Andrew M. Brower
Associate Program Officer, W. K. Kellogg Foundation
As a member of both the Education & Learning and the Family Economic Security teams, he provides expertise in all aspects of the grantmaking process including evaluating grant proposals, conducting background research, preparation of funding documents, grant monitoring, driving community connections and providing grantee customer service. He also contributes to program strategy development, including affecting systemic change and integrating the Kellogg Foundation¹s priority areas. He serves as co-lead for the New Options Project, an effort focused on prototype development toward market-based pathways to employment for disconnected young people ages 16-24. Andrew also co-leads the Grand Rapids, Mich., place-based strategy team, acting as a liaison to realize the Kellogg Foundation¹s strategic framework in four neighborhoods.
Prior to joining the foundation in 2010, Andrew served as the founding executive director of The SOURCE, a nonprofit focused on retention, supports, assets, career mobility and workforce and economic development for employees, family members and employers in one the most economically depressed neighborhoods in Grand Rapids. Earlier positions and experiences also include serving as a consultant/project manager for the Corporation for a Skilled Workforce; director of human resources for Butterball Farms; and Peace Corps volunteer in Honduras.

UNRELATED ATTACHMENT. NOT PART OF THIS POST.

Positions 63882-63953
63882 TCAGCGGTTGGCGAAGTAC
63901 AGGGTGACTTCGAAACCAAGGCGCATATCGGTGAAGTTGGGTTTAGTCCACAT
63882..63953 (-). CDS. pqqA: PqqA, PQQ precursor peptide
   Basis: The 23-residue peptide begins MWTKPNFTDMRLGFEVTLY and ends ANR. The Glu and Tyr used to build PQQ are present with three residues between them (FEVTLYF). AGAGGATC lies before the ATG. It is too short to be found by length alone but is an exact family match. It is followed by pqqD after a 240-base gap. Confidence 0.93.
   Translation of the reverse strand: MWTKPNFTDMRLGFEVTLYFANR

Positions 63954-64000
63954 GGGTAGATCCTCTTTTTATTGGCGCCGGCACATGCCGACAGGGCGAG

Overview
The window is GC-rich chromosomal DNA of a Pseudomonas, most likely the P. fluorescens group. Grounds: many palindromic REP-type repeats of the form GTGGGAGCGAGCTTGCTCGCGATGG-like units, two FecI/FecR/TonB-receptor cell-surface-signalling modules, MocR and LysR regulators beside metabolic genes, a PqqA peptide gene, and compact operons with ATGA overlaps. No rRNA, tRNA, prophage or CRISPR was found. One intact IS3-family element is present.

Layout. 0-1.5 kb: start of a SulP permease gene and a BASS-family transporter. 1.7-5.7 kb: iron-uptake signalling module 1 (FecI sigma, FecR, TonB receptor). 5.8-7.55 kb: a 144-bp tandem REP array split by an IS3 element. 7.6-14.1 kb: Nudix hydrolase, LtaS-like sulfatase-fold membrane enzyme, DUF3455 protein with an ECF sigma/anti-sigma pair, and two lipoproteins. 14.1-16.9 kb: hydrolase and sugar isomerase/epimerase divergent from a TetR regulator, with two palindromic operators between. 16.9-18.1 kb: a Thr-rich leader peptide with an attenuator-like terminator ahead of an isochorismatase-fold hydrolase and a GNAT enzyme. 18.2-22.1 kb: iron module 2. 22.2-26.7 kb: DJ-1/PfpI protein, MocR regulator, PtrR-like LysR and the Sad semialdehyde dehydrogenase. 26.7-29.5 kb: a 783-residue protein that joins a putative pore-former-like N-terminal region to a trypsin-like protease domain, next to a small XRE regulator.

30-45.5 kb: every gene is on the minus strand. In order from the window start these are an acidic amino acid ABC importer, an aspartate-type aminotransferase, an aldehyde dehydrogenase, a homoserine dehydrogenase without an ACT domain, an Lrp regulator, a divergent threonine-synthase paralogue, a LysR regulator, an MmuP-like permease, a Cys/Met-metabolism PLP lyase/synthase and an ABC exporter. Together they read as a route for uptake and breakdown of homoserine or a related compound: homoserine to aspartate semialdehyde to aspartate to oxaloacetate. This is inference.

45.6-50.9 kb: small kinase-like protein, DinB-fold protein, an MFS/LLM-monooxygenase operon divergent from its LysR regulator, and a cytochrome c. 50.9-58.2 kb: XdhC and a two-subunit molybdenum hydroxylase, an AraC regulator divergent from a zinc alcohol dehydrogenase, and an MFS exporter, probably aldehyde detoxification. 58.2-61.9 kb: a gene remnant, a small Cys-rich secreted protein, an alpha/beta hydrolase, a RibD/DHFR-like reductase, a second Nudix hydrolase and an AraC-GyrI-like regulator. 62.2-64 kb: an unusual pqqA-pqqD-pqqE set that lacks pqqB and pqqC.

Andrew holds a Master of Forestry from Michigan Technological University and a Bachelor of Arts in English from Albion College.
The W.K. Kellogg Foundation (WKKF), founded in 1930 as an independent, private foundation by breakfast cereal pioneer, Will Keith Kellogg, is among the largest philanthropic foundations in the United States. Guided by the belief that all children should have an equal opportunity to thrive, WKKF works with communities to create conditions for vulnerable children so they can realize their full potential in school, work and life.
The Kellogg Foundation is based in Battle Creek, Mich., and works throughout the United States and internationally, as well as with sovereign tribes. Special emphasis is paid to priority places where there are high concentrations of poverty and where children face significant barriers to success. WKKF priority places in the U.S. are in Michigan, Mississippi, New Mexico and New Orleans; and internationally, are in Mexico and Haiti. For more information, visit www.wkkf.org.